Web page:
Beyond the 3 R’s: How to celebrate Earth Day in the office

Beyond the 3 R’s: How to celebrate Earth Day in the office

Since we were kids in grade school, the message of the 3 R’s: Reduce, Reuse, and Recycle has been a part of the conversation whenever Earth Day, April 22, approaches. Now as adults, we are used to tossing an empty soda can into the blue bin. Caring for the environment at the office is easier and more cost effective than you may think. Here are some ways to change the office culture to better the environment and celebrate Earth Day.

  1. Reduce plastic waste for your Earth Day celebration

    Plastics can take many years to decompose. For instance, a plastic grocery bag takes ten to twenty years to decompose, while a plastic water bottle can take up to 450 years. Much of this plastic ends up in the ocean, where the National Oceanic and Atmospheric Administration (NOAA) has found massive patches of marine debris (mostly plastic) in the Pacific Ocean between California and Hawaii and off the coast of Japan.

  2. Say no to plastic water bottles and plastic lids on coffee cups

    Another item regularly found in the trash are single use plastic water bottles, plastic lids and Styrofoam cups.

    • Try bringing a reusable stainless steel or BPA free water bottle to work for daily use. Often these items can be branded and make for a great representation of your company while helping the environment at the same time.
    • Coffee is threatening to surpass tea as the second most consumed beverage on the planet. So, why not use one of your own great travel mugs when grabbing coffee on the go? Many coffee shops even give a discount when bringing in your own drink container.
    • For those who prefer coffee iced, try reusable tumblers that come with a washable lid and straw. These can also bear the company logo!
    • Feeling inspired? Here are more tips on how to remove plastic from your everyday life.
  3. Say no to plastic straws

    The life of a straw may seem short, as it is used only once, but single-use plastic straws can linger in the environment for 200 years! Fortunately, there are lots of options to help change your habits.

    • Skip the straw completely. Don’t be surprised if you ask for no straw and one still shows up in your drink. Politely let the server know that you intentionally requested no straw. Maybe that will help them remember next time someone asks. Use an alternative to stir a beverage, such as a reusable chopstick or spoon instead of a straw.
    • Use a paper straw. Switching to paper or compostable straws is easy and many restaurants across the United States are already making the change for you.
    • Purchase a metal or reusable straw. These can be washed and used indefinitely – just like silverware. These also make a great low-cost gifts as small tokens to coworkers, friends and family. You’d be surprised at how likely they are to join you in making a change!
  4. Compost to reduce even more waste

    Composting is nature’s original method of recycling, and the best way to keep organic items out of the landfill. Composting also reduces greenhouse gases and enriches the soil. Removing food scraps from the office trash can lead to fewer trash bag changes, a reduction in pests like ants, and keep the office smelling fresher. Here are the basic steps to creating a compost bin in the office.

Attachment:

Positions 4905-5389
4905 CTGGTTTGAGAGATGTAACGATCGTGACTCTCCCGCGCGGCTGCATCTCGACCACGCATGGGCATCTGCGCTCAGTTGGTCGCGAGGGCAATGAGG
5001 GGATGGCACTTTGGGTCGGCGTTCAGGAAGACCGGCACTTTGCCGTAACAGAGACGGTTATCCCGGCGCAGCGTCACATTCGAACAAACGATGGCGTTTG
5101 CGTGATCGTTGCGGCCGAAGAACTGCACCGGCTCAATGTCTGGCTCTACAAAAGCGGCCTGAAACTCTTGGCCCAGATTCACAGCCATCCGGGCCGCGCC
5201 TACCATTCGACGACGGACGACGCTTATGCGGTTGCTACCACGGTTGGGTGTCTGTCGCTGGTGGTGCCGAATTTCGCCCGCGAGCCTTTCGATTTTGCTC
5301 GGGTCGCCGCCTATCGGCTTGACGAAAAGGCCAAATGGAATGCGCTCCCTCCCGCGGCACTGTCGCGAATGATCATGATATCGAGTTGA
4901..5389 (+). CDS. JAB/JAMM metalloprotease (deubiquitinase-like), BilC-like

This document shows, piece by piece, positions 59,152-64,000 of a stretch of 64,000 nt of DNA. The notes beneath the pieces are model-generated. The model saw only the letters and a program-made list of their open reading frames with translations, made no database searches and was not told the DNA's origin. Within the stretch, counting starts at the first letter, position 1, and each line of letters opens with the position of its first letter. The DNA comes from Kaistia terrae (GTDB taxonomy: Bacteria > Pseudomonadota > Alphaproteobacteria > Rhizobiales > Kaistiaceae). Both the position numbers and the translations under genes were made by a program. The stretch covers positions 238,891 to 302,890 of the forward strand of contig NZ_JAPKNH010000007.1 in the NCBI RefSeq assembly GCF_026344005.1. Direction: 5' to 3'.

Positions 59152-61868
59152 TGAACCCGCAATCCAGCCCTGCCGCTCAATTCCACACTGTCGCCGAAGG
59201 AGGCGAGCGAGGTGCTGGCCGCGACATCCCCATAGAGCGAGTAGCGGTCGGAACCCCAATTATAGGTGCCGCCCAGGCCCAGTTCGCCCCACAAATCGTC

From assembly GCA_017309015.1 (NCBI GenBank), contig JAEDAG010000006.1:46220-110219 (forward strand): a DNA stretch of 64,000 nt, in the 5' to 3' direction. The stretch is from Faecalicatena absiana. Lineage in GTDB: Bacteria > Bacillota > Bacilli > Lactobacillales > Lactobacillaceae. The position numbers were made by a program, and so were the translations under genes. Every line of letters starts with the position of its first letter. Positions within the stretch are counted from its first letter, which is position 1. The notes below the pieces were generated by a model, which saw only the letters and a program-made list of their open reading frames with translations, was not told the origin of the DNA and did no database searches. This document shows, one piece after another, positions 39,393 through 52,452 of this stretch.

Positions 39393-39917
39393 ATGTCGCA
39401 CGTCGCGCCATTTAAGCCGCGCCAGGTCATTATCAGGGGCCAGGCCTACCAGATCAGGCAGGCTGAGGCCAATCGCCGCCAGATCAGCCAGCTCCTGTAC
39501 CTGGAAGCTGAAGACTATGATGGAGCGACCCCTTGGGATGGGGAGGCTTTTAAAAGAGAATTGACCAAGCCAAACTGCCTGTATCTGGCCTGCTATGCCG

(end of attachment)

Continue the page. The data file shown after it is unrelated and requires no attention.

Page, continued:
• Items that can go in the compost bin – “Green” waste materials include most vegetable and fruit scraps and coffee grounds. “Brown” waste materials are items such as shredded paper, paper plates without coating, coffee filters, and compostable cups.
    • Never put these items in the compost bin – meat, fish, oil, fat, plastic labels on fruit, and tea bags that don’t break down.
    • Once the compost receptacle (typically the green bin) is placed right next to the regular recycling bin, staff quickly get into the habit of using it just as often. This container must have a lid or means to close, to avoid issues such as ants and odors.
    • Change the bin out a few times during the week and every Friday so the materials don’t sit in the office while closed for multiple days. An outdoor, larger compost bin (also with a lid to avoid attracting animals) should be placed outside the building near a green space, such as tucked away in the corner of an atrium.
    • If the office has no plans to use the compost for indoor or outdoor planting, check if your city provides organic waste collection. If these are not available, have a staff member with a yard or penchant for gardening take the bag home each week. Make sure the bag is secure and doesn’t have any holes as you want to reward this person for volunteering, not make a mess in their car.
  5. To help get the entire office behind the idea of composting, try adding in a cool educational display or game. Maybe start an office pool to guess what item will decompose first using a see through educational composter or weigh the compost each week to find out how much trash the office is keeping out of the landfill completely.
  6. Celebrate Earth Day by giving back to the environment

    Some ways to celebrate Earth Day with the entire team:

    • Organize an outdoor walk at a local park that can be paired with a picnic lunch for staff. This is a great way to show appreciation for staff and the environment at the same time.
    • Plant a tree with your colleagues (maybe using the composted soil from the office!)
    • If the office wants to go all out for Earth Day, offer to organize a project such as a cleanup or gardening project that will take a significant portion of one day. Ask staff if any of them have a favorite location or a place where they volunteer before choosing a location. These types of projects are great resources for company photo-ops and newsletter articles.